Big plans for a collapsed mine: measuring business interruption loss

27 February 2024

When a seawall collapsed in a mine in WA, damage including business interruption losses followed, but when a policy allows for ‘reasonable adjustments’ to be made when assessing that loss, how far can those adjustments go?

Can a plan (resulting in an increase in notional profits) made purely for the purposes of an insurance claim be a reasonable adjustment?

In issue

  • The assessment of a claim for business interruption losses under a Material Damage and Business Interruption policy issued by Infrassure following the collapse of a seawall adjacent to an open cut iron ore mine
  • Whether Koolan was entitled to interest under the Insurance Contract Act 1984 (Cth) (Act), as it submitted that payment ought to have been made on 31 August 2017.

The background

Koolan operates an open cut iron ore mine on Koolan Island, WA. On 25 November 2014, a seawall protecting the site collapsed, causing significant damage to the mine and preventing the mine’s operation. Infrassure is an insurer that indemnified Koolan under a Material Damage and Business Interruption Policy (Policy). On 10 June 2021, Infrassure (belatedly) paid Koolan $801,832 for business interruption losses. Koolan alleged that Infrassure should have indemnified it for a total of $8,491,337, and that it was also liable for interest under s57 of the Act.

The $7.7 Million difference in the parties’ positions was attributable to Koolan’s assessment of profit under a particular revised mine plan. Koolan submitted that, according to the revised mine plan, had the seawall not failed, it would have modified its mining plan to mine iron ore at a lower cost, and so on a more profitable basis (Revised Mining Plan, or RMP). The position of Infrassure was that the business interruption section of the policy responded to what Koolan would have mined pursuant to the Existing Mining Plan (EMP).

The crux of the dispute was whether an ‘adjustment clause’ within the policy allowed Koolan to rely upon the RMP for the purpose of calculating its entitlement to business interruption losses under the policy or whether such losses were calculable by reference to the EMP.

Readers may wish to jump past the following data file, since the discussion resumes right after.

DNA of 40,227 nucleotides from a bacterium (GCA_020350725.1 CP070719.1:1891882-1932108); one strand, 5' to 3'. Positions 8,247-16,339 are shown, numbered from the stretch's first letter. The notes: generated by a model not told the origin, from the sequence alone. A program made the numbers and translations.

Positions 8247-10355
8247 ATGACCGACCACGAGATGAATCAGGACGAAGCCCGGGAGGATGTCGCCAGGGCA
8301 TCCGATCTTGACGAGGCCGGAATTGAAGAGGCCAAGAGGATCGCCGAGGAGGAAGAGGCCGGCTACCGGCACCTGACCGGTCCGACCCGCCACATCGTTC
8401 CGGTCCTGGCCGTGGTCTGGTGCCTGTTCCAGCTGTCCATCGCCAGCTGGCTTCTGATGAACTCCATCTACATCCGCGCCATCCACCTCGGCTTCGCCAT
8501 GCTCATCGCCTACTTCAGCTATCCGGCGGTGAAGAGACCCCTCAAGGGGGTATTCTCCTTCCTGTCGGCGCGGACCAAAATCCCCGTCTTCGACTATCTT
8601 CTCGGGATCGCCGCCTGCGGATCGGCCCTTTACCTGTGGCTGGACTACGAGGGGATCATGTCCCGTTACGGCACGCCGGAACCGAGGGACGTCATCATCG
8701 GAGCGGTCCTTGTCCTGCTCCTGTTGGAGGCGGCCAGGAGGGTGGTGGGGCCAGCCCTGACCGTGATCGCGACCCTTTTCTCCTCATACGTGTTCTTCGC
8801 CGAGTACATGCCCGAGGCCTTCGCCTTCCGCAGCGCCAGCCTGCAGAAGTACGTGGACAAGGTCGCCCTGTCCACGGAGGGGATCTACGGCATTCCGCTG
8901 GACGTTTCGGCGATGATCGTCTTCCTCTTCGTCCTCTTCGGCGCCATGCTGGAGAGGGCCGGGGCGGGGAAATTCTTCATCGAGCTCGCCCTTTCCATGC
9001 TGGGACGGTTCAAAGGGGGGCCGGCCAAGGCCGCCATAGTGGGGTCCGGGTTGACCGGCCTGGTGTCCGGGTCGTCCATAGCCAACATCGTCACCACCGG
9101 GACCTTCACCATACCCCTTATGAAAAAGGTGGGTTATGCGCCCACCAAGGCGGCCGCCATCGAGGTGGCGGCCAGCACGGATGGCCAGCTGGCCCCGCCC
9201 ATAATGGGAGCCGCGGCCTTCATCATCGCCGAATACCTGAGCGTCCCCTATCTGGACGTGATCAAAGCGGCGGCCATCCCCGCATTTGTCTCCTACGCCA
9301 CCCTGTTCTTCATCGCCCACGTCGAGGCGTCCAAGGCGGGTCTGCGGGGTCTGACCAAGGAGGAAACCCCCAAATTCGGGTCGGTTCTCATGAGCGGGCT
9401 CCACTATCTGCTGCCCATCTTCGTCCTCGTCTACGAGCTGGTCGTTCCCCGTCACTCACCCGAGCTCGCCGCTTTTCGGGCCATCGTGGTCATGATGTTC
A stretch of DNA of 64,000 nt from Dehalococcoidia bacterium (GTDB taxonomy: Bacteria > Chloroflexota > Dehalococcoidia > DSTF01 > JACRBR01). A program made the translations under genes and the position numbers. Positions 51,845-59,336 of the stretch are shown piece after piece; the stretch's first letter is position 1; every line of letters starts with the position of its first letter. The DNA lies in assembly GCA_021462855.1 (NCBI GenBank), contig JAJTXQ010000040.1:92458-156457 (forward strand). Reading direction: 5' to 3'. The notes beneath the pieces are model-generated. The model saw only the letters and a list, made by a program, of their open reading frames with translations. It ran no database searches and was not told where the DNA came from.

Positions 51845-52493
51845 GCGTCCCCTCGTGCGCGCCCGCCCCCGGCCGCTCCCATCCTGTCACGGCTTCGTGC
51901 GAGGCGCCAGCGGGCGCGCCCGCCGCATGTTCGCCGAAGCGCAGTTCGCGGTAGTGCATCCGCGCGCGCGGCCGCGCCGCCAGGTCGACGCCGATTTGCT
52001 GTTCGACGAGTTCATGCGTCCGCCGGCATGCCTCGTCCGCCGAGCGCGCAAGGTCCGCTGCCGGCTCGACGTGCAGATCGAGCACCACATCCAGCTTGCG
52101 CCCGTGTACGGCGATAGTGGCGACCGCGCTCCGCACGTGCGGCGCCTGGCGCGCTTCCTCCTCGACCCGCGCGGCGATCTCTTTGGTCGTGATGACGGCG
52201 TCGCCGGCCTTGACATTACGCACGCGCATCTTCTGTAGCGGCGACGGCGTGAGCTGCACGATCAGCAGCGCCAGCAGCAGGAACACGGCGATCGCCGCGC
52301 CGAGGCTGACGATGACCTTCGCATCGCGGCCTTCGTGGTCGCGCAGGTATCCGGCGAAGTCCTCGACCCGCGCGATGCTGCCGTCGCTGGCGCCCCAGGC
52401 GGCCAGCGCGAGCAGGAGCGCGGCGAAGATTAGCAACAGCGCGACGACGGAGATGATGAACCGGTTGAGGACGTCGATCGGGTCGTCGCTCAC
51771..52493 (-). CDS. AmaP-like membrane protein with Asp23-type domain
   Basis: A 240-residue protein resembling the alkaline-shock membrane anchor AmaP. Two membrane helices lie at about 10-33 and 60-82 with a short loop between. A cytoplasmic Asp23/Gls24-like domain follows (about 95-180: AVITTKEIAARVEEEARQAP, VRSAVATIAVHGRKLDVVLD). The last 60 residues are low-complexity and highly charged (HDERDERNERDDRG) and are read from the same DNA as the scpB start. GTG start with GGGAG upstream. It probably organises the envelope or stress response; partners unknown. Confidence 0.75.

The decision at trial

Koolan submitted that the adjustment clause, on its proper interpretation, permitted it to claim the loss calculated under the RMP as the correct measure of loss. Although it acknowledged that the adjustment clause was broad, the Court determined the argument adversely to Koolan. As the RMP had not been proposed, adopted, or implemented by the time the seawall collapsed, it was a variation that ‘did not exist’ inside the scope of the indemnity for which the Policy, read as a whole, provided. Effectively, the Court determined that the scope of the adjustment clause was limited to factual circumstances that existed before the relevant incident.

In addition to the Court’s finding as to the proper construction of the policy, there was a finding of fact that Koolan did not establish that it would have adopted the RMP, in any event.

With respect to the interest argument, the Court found in favour of Koolan. The Court held that once the claim under the EMP crystallised following the provision of reports on 7 December 2020, the insurer ought to have at least paid that amount of the claim while the issues with respect to the RMP and other claims were on foot, as there was no bona fide reason for the insurer not to pay.

Implications for you

The decision reinforces common principles in insurance policy contract interpretation. Namely, insurance contracts will be interpreted not only on their plain reading, but with the commercial purpose of the contract in mind. As such, while broad clauses are still risky and are often interpreted in favour of insureds, such extreme interpretations as the one proposed by Koolan (while theoretically allowed by the language) may not be accepted by a Court.

The Court otherwise made clear that, in certain circumstances, an insurer’s obligation to pay a claim exists even when there is a dispute as to the quantum of that claim. If it is clear there is a ‘minimum’ indemnity that has crystallised (notwithstanding an ongoing dispute about quantum), insurers should consider paying the claim to avoid attracting interest under the Act.

Koolan Iron Ore Pty Ltd v Infrassure Ltd (No 2) [2023] FCA 1654Koolan Iron Ore Pty Ltd v Infrassure Ltd (No 2) [2023] FCA 1654

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